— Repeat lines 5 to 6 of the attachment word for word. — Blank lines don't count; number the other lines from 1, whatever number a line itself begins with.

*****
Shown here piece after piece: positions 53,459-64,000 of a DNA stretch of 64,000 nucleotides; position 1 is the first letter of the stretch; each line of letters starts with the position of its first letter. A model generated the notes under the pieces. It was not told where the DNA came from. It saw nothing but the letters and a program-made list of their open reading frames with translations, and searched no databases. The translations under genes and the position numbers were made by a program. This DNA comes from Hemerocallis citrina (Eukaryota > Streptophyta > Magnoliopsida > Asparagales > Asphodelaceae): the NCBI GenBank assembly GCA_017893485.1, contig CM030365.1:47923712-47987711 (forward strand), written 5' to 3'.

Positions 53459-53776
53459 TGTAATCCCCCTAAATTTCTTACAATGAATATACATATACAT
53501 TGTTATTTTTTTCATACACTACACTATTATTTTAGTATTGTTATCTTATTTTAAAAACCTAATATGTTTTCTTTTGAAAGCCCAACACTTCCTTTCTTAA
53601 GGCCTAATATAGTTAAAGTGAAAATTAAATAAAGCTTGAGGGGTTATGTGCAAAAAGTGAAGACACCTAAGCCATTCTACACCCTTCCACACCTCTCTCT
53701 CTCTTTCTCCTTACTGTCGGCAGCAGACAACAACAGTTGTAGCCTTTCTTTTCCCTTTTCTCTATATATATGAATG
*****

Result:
53601 GGCCTAATATAGTTAAAGTGAAAATTAAATAAAGCTTGAGGGGTTATGTGCAAAAAGTGAAGACACCTAAGCCATTCTACACCCTTCCACACCTCTCTCT
53701 CTCTTTCTCCTTACTGTCGGCAGCAGACAACAACAGTTGTAGCCTTTCTTTTCCCTTTTCTCTATATATATGAATG